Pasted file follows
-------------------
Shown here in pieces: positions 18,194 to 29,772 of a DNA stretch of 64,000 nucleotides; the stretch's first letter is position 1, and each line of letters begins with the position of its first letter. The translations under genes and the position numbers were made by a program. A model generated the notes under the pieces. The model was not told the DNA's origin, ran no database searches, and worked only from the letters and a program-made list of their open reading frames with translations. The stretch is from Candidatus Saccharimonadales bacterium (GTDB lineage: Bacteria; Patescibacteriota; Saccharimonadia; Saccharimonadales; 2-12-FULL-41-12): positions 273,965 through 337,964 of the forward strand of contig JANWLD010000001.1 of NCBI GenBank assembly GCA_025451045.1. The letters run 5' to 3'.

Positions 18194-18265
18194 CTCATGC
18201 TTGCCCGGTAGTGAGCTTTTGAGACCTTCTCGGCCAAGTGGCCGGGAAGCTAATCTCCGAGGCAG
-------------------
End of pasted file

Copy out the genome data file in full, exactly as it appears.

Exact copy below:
Shown here in pieces: positions 18,194 to 29,772 of a DNA stretch of 64,000 nucleotides; the stretch's first letter is position 1, and each line of letters begins with the position of its first letter. The translations under genes and the position numbers were made by a program. A model generated the notes under the pieces. The model was not told the DNA's origin, ran no database searches, and worked only from the letters and a program-made list of their open reading frames with translations. The stretch is from Candidatus Saccharimonadales bacterium (GTDB lineage: Bacteria; Patescibacteriota; Saccharimonadia; Saccharimonadales; 2-12-FULL-41-12): positions 273,965 through 337,964 of the forward strand of contig JANWLD010000001.1 of NCBI GenBank assembly GCA_025451045.1. The letters run 5' to 3'.

Positions 18194-18265
18194 CTCATGC
18201 TTGCCCGGTAGTGAGCTTTTGAGACCTTCTCGGCCAAGTGGCCGGGAAGCTAATCTCCGAGGCAG